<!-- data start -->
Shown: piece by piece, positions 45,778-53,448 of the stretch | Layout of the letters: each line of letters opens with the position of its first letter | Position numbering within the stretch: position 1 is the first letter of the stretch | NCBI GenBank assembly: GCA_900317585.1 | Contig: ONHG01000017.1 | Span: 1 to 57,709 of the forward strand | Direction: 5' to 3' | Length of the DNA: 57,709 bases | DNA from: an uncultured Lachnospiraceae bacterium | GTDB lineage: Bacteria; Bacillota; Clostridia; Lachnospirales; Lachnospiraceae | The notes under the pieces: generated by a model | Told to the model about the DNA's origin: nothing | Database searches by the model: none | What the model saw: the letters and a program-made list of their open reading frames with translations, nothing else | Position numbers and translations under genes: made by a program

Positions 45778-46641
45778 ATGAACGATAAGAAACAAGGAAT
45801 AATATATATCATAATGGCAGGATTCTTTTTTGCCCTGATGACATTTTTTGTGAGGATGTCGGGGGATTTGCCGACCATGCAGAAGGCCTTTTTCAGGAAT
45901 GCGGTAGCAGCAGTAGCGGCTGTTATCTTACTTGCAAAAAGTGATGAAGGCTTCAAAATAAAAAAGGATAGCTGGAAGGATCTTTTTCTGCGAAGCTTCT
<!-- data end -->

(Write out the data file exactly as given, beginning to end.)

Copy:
Shown: piece by piece, positions 45,778-53,448 of the stretch | Layout of the letters: each line of letters opens with the position of its first letter | Position numbering within the stretch: position 1 is the first letter of the stretch | NCBI GenBank assembly: GCA_900317585.1 | Contig: ONHG01000017.1 | Span: 1 to 57,709 of the forward strand | Direction: 5' to 3' | Length of the DNA: 57,709 bases | DNA from: an uncultured Lachnospiraceae bacterium | GTDB lineage: Bacteria; Bacillota; Clostridia; Lachnospirales; Lachnospiraceae | The notes under the pieces: generated by a model | Told to the model about the DNA's origin: nothing | Database searches by the model: none | What the model saw: the letters and a program-made list of their open reading frames with translations, nothing else | Position numbers and translations under genes: made by a program

Positions 45778-46641
45778 ATGAACGATAAGAAACAAGGAAT
45801 AATATATATCATAATGGCAGGATTCTTTTTTGCCCTGATGACATTTTTTGTGAGGATGTCGGGGGATTTGCCGACCATGCAGAAGGCCTTTTTCAGGAAT
45901 GCGGTAGCAGCAGTAGCGGCTGTTATCTTACTTGCAAAAAGTGATGAAGGCTTCAAAATAAAAAAGGATAGCTGGAAGGATCTTTTTCTGCGAAGCTTCT